This self-contained textbook gives a thorough exposition of multivariable calculus. It can be viewed as a sequel to the one-variable calculus text, A Course in Calculus and Real Analysis, published in the same series. The emphasis is on correlating general concepts and results of multivariable calculus with their counterparts in one-variable calculus. For example, when the general definition of the volume of a solid is given using triple integrals, the authors explain why the shell and washer methods of one-variable calculus for computing the volume of a solid of revolution must give the same answer. Further, the book includes genuine analogues of basic results in one-variable calculus, such as the mean value theorem and the fundamental theorem of calculus.
This book is distinguished from others on the subject: it examines topics not typically covered, such as monotonicity, bimonotonicity, and convexity, together with their relation to partial differentiation, cubature rules for approximate evaluation of double integrals, and conditional as well as unconditional convergence of double series and improper double integrals. Moreover, the emphasis is on a geometric approach to such basic notions as local extremum and saddle point.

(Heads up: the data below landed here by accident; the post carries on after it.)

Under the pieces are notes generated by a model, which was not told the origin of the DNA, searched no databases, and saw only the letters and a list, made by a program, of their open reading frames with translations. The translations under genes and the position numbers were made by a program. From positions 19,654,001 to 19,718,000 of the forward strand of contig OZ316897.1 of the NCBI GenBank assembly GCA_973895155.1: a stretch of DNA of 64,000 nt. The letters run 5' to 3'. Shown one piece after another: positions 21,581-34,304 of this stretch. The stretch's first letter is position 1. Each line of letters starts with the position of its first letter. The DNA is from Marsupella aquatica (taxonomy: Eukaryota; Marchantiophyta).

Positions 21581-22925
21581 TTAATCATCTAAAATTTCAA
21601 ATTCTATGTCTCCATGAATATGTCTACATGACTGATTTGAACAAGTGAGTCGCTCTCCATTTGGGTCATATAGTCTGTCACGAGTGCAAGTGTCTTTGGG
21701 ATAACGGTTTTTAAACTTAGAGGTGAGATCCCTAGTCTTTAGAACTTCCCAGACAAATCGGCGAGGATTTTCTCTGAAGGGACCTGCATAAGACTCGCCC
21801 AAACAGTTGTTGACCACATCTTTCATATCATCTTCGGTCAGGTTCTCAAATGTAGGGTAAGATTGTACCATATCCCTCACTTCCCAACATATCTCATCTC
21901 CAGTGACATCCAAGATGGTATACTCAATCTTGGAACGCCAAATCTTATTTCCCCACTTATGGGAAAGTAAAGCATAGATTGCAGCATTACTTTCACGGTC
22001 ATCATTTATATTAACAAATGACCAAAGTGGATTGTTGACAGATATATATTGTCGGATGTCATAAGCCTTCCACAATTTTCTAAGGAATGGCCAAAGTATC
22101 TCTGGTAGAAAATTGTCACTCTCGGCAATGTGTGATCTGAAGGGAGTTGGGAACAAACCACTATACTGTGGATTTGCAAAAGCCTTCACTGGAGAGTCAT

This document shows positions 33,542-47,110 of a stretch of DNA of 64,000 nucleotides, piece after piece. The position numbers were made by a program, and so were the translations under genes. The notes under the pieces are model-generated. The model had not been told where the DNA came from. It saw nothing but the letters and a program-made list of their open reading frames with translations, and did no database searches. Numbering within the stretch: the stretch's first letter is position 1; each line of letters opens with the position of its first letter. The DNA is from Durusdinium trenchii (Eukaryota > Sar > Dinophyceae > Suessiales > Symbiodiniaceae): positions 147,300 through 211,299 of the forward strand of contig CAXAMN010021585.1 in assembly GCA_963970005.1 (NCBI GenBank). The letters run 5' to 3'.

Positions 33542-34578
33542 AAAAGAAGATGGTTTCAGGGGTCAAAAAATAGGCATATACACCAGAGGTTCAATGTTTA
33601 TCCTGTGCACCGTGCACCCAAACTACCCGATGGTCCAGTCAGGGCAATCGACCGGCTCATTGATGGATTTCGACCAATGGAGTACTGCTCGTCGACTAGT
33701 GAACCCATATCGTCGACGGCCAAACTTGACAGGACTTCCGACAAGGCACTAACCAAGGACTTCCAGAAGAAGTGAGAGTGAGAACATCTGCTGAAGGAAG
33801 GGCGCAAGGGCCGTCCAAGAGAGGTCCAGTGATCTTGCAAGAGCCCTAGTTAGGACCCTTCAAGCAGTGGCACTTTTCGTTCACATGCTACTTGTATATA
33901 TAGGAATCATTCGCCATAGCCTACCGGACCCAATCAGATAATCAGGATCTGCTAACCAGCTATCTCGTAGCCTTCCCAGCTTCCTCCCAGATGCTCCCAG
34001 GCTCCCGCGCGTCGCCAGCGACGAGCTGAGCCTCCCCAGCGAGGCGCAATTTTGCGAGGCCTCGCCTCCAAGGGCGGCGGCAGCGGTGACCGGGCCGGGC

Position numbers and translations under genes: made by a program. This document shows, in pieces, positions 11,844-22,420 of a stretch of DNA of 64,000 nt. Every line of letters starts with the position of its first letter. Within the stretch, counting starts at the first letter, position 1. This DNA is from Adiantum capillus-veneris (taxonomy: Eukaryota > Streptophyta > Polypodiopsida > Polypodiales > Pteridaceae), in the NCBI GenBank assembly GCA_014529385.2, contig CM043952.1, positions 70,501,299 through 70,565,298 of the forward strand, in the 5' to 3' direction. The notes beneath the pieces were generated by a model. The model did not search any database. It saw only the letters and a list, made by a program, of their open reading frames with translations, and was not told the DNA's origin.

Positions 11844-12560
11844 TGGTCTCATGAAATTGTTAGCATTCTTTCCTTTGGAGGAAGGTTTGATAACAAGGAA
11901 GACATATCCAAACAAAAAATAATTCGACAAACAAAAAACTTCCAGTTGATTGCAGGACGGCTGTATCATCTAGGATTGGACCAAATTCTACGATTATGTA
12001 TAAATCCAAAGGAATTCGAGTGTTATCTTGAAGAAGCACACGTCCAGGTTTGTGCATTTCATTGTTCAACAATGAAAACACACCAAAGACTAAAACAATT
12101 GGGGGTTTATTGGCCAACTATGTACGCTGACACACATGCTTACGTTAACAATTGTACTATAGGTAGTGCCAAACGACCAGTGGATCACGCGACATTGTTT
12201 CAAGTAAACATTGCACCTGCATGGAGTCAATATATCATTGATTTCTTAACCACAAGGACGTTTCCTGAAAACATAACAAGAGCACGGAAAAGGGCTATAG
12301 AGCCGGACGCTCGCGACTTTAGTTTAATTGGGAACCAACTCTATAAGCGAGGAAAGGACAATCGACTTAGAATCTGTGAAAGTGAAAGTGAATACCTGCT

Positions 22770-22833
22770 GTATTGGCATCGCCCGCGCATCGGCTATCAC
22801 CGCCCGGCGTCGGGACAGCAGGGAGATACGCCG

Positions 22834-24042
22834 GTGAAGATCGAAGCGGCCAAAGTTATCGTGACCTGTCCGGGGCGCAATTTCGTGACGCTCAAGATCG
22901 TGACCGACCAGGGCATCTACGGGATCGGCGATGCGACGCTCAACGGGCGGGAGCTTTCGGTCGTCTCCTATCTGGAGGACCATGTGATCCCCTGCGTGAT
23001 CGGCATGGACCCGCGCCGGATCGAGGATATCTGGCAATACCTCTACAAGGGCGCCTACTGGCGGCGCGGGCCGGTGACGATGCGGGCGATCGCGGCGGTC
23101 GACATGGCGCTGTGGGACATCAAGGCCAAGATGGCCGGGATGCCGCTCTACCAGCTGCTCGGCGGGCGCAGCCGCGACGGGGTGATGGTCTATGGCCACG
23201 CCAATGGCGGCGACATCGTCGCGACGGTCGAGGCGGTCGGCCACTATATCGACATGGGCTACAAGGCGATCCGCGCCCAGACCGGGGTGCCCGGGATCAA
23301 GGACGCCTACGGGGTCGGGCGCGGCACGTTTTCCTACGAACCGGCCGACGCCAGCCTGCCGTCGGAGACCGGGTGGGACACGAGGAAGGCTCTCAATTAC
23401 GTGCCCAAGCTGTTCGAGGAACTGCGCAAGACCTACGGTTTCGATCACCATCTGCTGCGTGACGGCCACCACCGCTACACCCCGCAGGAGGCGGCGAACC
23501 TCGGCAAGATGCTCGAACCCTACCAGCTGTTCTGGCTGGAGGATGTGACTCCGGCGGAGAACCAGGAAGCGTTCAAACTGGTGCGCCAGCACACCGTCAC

Each chapter contains detailed proofs of relevant results, along with numerous examples and a wide collection of exercises of varying degrees of difficulty, making the book useful to undergraduate and graduate students alike. There is also an informative section of "Notes and Comments’’ indicating some novel features of the treatment of topics in that chapter as well as references to relevant literature. The only prerequisite for this text is a course in one-variable calculus.